Diagnostic Limits, Blind Spots, and Pitfalls in CT Imaging of Blunt Abdominal Trauma

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Abstract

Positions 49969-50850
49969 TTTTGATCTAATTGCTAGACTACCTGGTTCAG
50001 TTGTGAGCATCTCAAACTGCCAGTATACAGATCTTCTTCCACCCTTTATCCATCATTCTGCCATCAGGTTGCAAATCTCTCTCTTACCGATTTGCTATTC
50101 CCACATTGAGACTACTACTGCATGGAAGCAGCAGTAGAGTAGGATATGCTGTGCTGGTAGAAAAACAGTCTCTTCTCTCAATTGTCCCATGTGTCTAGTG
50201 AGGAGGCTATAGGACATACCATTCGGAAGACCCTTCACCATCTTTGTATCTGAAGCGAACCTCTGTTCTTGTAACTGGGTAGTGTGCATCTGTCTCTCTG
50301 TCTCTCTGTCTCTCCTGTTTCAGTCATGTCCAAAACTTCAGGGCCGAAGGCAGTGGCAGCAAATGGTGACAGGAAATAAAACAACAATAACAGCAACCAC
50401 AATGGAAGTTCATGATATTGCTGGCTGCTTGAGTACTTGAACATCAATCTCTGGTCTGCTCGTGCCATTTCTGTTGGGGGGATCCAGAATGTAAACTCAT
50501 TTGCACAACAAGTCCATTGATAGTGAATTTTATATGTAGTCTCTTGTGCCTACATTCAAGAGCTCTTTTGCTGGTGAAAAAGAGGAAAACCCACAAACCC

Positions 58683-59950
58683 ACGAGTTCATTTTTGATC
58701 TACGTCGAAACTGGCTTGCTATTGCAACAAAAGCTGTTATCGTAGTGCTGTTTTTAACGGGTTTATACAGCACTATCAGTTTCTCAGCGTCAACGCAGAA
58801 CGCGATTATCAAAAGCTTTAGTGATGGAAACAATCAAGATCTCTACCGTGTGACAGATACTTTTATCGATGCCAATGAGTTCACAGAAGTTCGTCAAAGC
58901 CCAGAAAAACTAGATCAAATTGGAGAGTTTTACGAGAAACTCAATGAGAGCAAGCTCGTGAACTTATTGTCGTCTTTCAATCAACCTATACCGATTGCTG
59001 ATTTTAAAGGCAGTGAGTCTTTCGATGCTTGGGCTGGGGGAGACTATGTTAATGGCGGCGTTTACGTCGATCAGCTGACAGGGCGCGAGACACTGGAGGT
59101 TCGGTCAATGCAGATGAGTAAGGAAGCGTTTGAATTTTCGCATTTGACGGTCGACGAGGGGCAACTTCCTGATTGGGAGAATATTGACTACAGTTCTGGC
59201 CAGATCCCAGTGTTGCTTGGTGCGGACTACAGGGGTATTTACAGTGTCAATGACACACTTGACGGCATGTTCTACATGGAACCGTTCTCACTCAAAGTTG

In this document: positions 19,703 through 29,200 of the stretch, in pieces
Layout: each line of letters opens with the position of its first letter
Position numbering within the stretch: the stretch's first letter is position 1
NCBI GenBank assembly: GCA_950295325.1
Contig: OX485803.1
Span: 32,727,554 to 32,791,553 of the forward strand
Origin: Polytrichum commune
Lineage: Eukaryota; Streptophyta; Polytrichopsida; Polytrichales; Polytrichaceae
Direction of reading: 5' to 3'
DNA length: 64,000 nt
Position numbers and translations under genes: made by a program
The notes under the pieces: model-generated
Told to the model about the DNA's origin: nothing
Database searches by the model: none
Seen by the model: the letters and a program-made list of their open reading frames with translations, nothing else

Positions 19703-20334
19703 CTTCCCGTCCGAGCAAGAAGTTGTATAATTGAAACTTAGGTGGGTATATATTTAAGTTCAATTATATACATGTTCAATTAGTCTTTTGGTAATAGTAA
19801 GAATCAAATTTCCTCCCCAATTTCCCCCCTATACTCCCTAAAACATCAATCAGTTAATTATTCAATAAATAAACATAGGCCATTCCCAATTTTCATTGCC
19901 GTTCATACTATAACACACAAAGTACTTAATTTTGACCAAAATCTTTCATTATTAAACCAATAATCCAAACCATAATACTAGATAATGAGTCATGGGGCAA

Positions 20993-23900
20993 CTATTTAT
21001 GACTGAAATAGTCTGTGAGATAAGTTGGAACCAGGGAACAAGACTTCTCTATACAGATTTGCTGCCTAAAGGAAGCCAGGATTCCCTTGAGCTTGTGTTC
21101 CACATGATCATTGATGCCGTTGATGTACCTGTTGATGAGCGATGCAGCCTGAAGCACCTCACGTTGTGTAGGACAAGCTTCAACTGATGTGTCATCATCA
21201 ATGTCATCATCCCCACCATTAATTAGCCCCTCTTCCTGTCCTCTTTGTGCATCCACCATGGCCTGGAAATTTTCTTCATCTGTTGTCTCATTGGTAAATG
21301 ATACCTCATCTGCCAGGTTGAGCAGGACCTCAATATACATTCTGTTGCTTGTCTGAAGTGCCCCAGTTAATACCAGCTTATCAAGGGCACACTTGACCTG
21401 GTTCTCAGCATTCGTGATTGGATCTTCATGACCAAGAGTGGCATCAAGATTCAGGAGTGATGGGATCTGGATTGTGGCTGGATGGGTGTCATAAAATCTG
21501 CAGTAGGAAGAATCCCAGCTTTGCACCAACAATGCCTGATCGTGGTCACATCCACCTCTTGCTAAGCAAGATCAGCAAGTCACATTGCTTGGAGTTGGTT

Trauma is the leading cause of death for patients older than 45 years with abdominal injuries from blunt force trauma, contributing to a significant portion of these deaths.1 Most blunt abdominal injuries are due to motor vehicle collisions, falls from height, assaults, or sports. The most commonly injured abdominal organ from blunt trauma is the spleen, followed by the liver, kidneys, small bowel, urinary bladder, colon, diaphragm, and pancreas. The majority of these injuries can be treated successfully when identified early and managed appropriately. Multidetector CT (MDCT) provides unparalleled rapid detection and accurate characterization of intra-abdominal injuries and is the gold standard imaging examination in the triage of blunt abdominal injury. However, despite its undisputed superior examination performance, MDCT has known diagnostic limitations. An understanding of the diagnostic limitations of MDCT in the evaluation for blunt abdominal trauma, and an awareness of potential imaging pitfalls and blind spots, are imperative for radiologists to avoid false-positive and false-negative interpretations that may result in increased morbidity and potentially devastating patient outcomes.

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